Wife Goes Missing, Now Husband Arrested

First Wife Goes Missing, Now HusbandPlayABC News
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Richard Forsberg, the husband of missing 61-year-old Marcia Forsberg, has been arrested and accused of her murder.

Forsberg was picked up by Orange County Sheriff's Office authorities on Monday night at a hospital in Palm Springs, according to ABC News Los Angeles station KABC-TV. Hospital officials told authorities that Forsberg had attempted suicide, according to the report.

A call made to the Sheriff's spokesman Jim Amormino was not immediately returned, but KABC reports that investigators are combing campgrounds near Lake Piru in the Venurtra County mountains for Marcia Fosberg's body.

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Mystery Unfolds in California

Police said they believe Forsberg, 61, murdered his wife six months ago and dumped her body.

"He did make incriminating statements that implicated himself in his wife's murder," Amormino told KABC. "We believe that the murder happened at the couple's home in Rancho Santa Margarita, and Mr. Forsberg rented a vehicle and transported the body to a secondary location."

Forsberg is jailed on one count of murder and is on suicide watch. He is scheduled to be arraigned on Wednesday.

The 61-year-old college administrator had drawn the suspicion of neighbors because, when they asked him why they hadn't seen Marcia for months and months, he kept changing stories about where she had gone.

One of those neighbors finally called police to report the woman missing, and then, after investigators questioned him last week, Forsberg vanished, too.

"He hasn't been to work in a couple of days, which is unusual," Amormino told "Good Morning America" on Sunday.

Before his arrest, Forsberg had not been seen since Aug. 24, the day police questioned him about his wife, a retired magazine writer and cancer survivor.

"He stated he last saw his wife on March 13, but has not filed a missing persons report," Amormino said.

Friends and neighbors of the Forsbergs in Rancho Santa Margarita said they didn't think much of Marcia's disappearance at first, but as time went on their suspicions began to grow.

"We heard she was going to see some friends in Arizona so we didn't think anything of it," Nicole Kontoff, a neighbor said.

It wasn't just the amount of time that Marcia Forsberg had been gone, but the behavior of her husband that started to raise questions.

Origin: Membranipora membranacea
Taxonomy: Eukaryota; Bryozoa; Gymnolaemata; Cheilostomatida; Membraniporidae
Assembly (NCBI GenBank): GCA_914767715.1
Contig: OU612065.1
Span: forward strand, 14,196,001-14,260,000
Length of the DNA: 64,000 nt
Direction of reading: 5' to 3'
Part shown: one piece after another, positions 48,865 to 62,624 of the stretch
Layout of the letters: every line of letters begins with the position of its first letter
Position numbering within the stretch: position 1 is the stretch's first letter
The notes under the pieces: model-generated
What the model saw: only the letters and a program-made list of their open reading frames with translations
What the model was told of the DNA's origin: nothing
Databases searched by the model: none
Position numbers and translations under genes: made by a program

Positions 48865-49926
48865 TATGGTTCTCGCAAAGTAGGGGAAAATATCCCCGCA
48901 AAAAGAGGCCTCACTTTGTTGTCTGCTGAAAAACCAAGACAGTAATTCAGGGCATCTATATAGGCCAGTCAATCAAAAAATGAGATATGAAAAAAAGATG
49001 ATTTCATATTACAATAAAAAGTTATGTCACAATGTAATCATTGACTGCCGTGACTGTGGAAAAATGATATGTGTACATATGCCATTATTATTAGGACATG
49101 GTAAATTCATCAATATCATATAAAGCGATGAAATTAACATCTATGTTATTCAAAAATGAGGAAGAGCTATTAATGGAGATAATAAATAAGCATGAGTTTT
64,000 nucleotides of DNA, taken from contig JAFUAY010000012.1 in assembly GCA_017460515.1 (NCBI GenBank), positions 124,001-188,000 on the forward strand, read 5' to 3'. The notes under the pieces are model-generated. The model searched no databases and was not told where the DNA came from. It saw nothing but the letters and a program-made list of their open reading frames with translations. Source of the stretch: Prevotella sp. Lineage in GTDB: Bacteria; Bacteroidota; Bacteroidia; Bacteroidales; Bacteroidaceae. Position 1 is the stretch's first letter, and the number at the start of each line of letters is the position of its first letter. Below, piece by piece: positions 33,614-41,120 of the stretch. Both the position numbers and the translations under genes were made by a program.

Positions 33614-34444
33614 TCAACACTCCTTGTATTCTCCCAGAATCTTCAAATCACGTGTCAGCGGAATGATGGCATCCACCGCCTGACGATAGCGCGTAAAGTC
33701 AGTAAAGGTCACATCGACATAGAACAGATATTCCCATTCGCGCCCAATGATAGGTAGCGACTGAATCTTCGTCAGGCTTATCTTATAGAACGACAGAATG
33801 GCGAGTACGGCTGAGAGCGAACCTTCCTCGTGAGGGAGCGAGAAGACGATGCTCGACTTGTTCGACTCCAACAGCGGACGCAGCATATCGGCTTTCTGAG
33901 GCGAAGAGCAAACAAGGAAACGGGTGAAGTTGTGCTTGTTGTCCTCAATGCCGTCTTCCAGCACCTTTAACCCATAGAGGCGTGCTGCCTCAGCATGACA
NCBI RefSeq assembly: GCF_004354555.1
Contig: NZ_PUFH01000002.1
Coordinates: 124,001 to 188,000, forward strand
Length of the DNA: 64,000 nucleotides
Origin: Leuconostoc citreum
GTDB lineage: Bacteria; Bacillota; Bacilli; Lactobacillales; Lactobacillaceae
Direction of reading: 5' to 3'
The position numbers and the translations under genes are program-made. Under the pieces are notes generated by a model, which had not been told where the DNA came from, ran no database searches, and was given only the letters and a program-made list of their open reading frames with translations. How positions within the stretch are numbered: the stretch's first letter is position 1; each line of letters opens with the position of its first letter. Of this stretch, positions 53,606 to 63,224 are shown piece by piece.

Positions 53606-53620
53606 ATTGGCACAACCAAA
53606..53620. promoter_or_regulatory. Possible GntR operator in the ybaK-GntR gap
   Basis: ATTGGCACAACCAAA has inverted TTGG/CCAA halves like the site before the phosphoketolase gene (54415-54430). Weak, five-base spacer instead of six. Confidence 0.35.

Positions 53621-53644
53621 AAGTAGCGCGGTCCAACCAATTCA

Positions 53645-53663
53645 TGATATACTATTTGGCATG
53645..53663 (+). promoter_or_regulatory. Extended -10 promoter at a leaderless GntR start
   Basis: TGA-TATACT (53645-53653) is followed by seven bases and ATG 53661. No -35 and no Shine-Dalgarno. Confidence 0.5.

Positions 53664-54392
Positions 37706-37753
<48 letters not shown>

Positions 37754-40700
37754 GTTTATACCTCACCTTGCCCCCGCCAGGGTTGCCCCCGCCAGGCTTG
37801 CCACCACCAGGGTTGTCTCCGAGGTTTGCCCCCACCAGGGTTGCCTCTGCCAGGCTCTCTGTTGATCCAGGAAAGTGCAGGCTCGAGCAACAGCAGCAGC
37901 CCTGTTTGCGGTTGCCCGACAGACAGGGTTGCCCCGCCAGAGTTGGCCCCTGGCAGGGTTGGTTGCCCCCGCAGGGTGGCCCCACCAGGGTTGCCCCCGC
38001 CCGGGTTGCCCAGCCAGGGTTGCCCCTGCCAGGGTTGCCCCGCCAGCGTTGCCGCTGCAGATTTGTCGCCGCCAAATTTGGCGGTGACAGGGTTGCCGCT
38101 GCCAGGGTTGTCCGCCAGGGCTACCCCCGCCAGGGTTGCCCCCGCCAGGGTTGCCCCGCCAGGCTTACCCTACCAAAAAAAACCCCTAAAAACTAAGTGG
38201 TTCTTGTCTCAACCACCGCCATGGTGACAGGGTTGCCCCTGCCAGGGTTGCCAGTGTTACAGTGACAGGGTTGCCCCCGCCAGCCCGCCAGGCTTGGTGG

"He would give us a date of when she was supposed to get back and that date would come and she still wasn't back. Then we would ask again," another neighbor, Judy Quinn, said. "And then after a while he said they were having marital problems and they were in a trial separation."

Neighbors said Richard Forsberg, a supervisor at Coast Community College District in Costa Mesa, had started telling them things that seemed out of character for him.

Several people said he told them he was planning to take an extreme survivalist course, that he was going on a fishing and camping trip, and that he had taken up gambling.

"I overheard him say that he's discovered Indian casinos," neighbor Careen Aburto said. "It seems totally out of character for the person that I knew. ... I kept telling my husband that this is not right. Last time I saw [Marcia] was maybe around New Year's Eve."

Another neighbor, Dave Petrisevac, said he went to the Forsbergs' house on Aug. 16 to ask about how to send a thank-you note to Marcia, but that Richard Forsberg seemed to be trying to steer the conversation away from his wife, talking about gambling and camping and the survivalist course.

"I said can I send her a little note to thank her for something or other. He said send it to me and I will make sure she gets it," Petrisevac said. "He never said to me that they were separated. He did say, 'We've had several fights' and he said this time she is really mad and she's gone. ... He said, 'I wish I had the Marcia I had 20 years ago, but if all goes well, then she should come back on our 40th anniversary."

Aburto said she was surprised by Richard Forsberg's explanation that his wife was staying with friends in Arizona.

"I thought, 'Arizona?' I didn't know she knew anyone there," Aburto said.

It also disturbed her when she saw him driving his wife's car instead of his own.

"When I saw him driving her car I knew something was wrong," she said. "He's been driving it for a couple of months."

Finally, on Aug. 23, Aburto called police to report the woman missing. She said what made her decide to do it was receiving a letter from a good friend of Marcia's, Cathleen Deremeer, who said she had not been able to reach her. She called the police as soon as she spoke with Deremeer.